Saturday, January 4, 2014

on the day after Tolkien's birthday

Yesterday evening I happened to browse upon JRRT's entry in Wikipedia. The only other time I took a close look at this was years ago, to establish that it had fewer factual errors in 11,000 words than Tolkien's World Book entry did in a couple hundred words.

This time, however, I found a more recently added howler faithfully reproduced from its source. In the biographical section under World War II, it notes that in 1939 Tolkien
took an instructional course at the London HQ of the Government Code and Cypher School. However, although he was "keen" to become a codebreaker, he was informed in October that his services would not be required at that time.
Source for this info and characterization is a 2009 news article on newly-released government documents, saying that "although he was ''keen'', Tolkien - a professor of English literature at Oxford University - declined a £500-a-year offer to become a full-time recruit." Further down the article, it explains that "A record of his training carries the word ''keen'' beside his name."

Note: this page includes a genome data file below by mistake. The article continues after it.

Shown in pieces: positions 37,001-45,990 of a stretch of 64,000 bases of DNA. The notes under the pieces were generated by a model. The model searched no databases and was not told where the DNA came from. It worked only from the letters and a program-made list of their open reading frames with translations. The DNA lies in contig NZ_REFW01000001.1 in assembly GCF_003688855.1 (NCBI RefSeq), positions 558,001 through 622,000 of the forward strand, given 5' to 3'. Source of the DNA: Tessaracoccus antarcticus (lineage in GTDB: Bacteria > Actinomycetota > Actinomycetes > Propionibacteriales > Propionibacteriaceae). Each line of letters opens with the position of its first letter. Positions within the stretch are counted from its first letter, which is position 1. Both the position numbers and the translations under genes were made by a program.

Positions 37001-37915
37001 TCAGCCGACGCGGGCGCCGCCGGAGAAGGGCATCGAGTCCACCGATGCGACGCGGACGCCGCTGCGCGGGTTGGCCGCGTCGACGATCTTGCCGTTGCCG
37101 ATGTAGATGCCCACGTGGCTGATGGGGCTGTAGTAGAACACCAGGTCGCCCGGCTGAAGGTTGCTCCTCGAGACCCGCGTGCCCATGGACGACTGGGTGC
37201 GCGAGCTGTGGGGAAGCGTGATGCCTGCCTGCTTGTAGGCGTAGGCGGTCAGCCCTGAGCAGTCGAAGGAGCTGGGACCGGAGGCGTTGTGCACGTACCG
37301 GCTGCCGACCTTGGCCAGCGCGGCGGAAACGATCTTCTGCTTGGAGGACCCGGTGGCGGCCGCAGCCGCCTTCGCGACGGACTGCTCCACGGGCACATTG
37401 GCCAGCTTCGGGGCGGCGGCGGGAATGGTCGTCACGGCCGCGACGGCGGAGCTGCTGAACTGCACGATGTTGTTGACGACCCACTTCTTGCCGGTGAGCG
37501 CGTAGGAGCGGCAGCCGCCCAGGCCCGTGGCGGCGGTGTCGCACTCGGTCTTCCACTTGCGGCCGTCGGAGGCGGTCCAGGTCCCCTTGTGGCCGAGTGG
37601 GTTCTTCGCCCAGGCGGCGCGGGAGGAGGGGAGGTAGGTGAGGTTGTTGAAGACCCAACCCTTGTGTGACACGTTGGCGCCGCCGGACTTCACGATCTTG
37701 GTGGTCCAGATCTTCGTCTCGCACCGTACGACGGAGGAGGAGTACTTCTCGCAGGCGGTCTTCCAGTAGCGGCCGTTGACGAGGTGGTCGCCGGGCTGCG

Ah. Does it, then? I remembered this point coming up in an e-mail group discussion at the time of the article's publication. I didn't have time last night to provide the source citation that Wikipedia demands, but this morning I looked up the archives of that e-mail group, logged into my now rarely-used Wikipedia account, and added the following observation to the source footnote for the word "keen":
Tolkien scholar Anders Stenström has suggested (Mythsoc Yahoo Groups list, 20 Sep 2009) that "In all likelihood, that is not a record of Tolkien's interest, but a note about how to pronounce the name."
Let's see if that survives the maniacal Wikipedia editors.

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